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(LEAD) COVID-19 antiviral pills to arrive in S. Korea next week: PM

All News 09:21 January 07, 2022

(ATTN: ADDS more info from 5th para)
By Joo Kyung-don

SEOUL, Jan. 7 (Yonhap) -- Antiviral COVID-19 pills will arrive in South Korea next week, Prime Minister Kim Boo-kyum said Friday.

"We will make sure they can be used swiftly in the medical field," Kim said during a COVID-19 response meeting in Seoul.

The government has so far secured oral COVID-19 drugs for around 1 million patients.

The country signed a prepurchase contract with U.S. drug giant Pfizer Inc. for its Paxlovid pill for 762,000 patients. It also inked a deal with MSD, a subsidiary of U.S. drugmaker Merck & Co., for the prepurchase of oral coronavirus medications for 242,000 people.

Prime Minister Kim Boo-kyum speaks at a COVID-19 response meeting in Seoul on Jan. 7, 2022. (Yonhap)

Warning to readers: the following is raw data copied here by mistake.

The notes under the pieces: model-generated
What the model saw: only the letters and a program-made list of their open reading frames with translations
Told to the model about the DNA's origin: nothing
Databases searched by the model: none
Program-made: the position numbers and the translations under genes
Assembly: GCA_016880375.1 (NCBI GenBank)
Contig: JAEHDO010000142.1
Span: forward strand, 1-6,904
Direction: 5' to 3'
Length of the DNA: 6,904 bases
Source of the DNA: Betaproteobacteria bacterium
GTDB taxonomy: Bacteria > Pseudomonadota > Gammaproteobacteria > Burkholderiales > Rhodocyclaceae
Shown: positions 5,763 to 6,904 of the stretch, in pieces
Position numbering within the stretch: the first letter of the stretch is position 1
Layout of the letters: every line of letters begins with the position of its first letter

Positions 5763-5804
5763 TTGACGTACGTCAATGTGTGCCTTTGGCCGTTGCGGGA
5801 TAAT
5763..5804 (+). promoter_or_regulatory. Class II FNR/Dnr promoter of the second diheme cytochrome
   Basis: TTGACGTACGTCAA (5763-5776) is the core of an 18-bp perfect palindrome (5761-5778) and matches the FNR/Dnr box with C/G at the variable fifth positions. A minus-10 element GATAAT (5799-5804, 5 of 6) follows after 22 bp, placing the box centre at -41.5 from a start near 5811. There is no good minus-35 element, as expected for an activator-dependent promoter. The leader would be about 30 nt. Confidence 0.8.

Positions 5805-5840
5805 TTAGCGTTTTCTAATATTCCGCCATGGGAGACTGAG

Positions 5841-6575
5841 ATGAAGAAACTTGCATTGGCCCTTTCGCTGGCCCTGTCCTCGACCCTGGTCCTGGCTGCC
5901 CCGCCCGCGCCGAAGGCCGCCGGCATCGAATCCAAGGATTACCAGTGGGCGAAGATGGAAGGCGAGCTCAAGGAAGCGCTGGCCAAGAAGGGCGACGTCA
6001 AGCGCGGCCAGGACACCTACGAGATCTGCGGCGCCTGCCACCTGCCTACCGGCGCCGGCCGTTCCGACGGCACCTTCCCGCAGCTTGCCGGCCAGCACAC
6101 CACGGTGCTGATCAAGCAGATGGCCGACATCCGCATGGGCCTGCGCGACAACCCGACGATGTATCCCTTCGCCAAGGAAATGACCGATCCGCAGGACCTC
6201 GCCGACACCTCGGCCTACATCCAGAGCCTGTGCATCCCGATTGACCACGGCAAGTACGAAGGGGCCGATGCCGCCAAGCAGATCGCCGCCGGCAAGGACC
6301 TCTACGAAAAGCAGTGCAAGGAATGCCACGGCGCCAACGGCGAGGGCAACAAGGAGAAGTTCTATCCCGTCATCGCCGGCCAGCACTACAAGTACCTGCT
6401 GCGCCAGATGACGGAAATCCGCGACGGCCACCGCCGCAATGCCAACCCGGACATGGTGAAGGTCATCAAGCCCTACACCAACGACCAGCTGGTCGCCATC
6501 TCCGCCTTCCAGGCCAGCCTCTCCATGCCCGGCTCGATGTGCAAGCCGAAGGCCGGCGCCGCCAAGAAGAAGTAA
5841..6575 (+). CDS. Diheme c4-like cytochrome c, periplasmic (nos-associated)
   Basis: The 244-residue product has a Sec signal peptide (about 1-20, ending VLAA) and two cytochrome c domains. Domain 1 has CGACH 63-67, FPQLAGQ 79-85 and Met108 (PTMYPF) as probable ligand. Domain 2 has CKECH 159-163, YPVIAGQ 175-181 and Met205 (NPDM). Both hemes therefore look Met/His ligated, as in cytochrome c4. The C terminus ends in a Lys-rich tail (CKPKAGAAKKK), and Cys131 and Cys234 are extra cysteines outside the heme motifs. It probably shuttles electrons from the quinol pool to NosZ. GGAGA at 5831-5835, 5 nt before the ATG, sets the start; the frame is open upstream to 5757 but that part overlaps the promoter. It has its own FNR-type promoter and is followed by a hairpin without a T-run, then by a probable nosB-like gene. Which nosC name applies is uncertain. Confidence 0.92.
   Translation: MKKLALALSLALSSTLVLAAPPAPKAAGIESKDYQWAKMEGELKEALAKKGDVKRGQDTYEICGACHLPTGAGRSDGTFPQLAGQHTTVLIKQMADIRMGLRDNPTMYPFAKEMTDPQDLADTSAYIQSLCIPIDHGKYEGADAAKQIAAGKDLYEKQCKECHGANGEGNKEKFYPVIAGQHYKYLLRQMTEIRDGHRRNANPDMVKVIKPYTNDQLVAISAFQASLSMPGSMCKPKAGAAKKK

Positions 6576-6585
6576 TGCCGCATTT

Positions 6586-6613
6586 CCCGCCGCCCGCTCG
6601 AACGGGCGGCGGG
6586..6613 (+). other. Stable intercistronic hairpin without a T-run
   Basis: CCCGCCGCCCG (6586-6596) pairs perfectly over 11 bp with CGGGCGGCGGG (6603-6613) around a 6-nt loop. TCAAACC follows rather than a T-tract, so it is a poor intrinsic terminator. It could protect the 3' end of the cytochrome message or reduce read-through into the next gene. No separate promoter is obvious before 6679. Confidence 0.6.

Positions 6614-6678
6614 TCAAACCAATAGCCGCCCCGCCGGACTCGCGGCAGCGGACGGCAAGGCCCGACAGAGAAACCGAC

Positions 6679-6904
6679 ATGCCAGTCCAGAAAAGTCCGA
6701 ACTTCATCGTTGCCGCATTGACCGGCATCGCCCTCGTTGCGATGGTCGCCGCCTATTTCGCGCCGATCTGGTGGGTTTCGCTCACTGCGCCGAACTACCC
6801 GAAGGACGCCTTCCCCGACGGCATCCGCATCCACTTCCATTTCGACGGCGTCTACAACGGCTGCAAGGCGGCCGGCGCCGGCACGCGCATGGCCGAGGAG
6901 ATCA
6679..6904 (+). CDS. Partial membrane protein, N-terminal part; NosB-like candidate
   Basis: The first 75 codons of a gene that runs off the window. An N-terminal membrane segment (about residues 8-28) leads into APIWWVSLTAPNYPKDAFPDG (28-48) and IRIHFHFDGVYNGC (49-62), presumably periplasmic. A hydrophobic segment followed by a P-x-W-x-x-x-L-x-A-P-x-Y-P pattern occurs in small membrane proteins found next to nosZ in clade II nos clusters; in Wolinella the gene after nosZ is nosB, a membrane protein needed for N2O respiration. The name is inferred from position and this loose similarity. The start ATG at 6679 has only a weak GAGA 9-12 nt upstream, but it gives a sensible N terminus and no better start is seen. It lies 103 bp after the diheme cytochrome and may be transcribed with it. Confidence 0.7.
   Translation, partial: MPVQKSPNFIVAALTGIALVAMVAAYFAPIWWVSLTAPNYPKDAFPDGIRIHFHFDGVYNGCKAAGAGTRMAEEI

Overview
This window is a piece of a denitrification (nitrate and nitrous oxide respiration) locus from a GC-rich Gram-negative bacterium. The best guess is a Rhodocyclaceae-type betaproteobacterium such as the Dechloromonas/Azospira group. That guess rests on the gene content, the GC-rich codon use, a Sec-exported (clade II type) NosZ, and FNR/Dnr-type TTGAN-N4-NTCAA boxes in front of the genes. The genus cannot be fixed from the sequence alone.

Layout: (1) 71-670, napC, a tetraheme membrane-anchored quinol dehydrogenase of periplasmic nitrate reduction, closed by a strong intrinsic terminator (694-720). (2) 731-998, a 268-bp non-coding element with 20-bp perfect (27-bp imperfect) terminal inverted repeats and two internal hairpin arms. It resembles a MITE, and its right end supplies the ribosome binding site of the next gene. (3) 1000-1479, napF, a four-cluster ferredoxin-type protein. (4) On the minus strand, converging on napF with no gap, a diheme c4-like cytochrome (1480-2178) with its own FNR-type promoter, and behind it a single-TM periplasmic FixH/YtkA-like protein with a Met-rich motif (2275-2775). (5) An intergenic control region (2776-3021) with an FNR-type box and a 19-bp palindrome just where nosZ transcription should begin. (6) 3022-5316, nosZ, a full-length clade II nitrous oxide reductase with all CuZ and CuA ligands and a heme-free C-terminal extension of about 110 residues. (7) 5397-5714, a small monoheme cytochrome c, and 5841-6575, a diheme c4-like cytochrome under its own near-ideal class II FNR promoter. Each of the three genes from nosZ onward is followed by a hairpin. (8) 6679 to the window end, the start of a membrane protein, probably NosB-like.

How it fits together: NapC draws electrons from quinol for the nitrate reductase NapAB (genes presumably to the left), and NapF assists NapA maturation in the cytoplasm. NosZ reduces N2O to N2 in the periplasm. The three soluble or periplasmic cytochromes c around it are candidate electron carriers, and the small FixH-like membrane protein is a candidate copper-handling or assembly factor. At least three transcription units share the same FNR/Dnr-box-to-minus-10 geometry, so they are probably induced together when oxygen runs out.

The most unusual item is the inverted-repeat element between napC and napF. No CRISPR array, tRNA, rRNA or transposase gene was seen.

The first shipment of COVID-19 pills is expected to arrive around Thursday. The government will announce its plan on imported oral virus treatments in detail next week.

To cope with the fast spread of the omicron variant of COVID-19, Kim called for an overhaul of the medical response system in terms of pace and efficiency.

He said health authorities will set priorities on people subject for virus diagnostic tests, so that those who have higher risk of infections can be checked quickly with polymerase chain reaction tests.

Kim also requested a court to make a quick decision on the vaccine pass system, which requires proof of vaccination or negative test results when visitors enter certain facilities.

On Tuesday, the country suspended the vaccine pass mandate for cram schools and other private education facilities following a court ruling that the system infringes on people's right to learn.

The government has said it will appeal the decision, saying the vaccine pass is crucial to protecting unvaccinated patients and for the country's medical response system.

"I understand it is a process of social discussion to find balance between virus prevention and human rights," Kim said. "If it needs improvement, the government will do it with an open mind. But if this confusion and conflict are prolonged, it is people who will be hurt."

kdon@yna.co.kr
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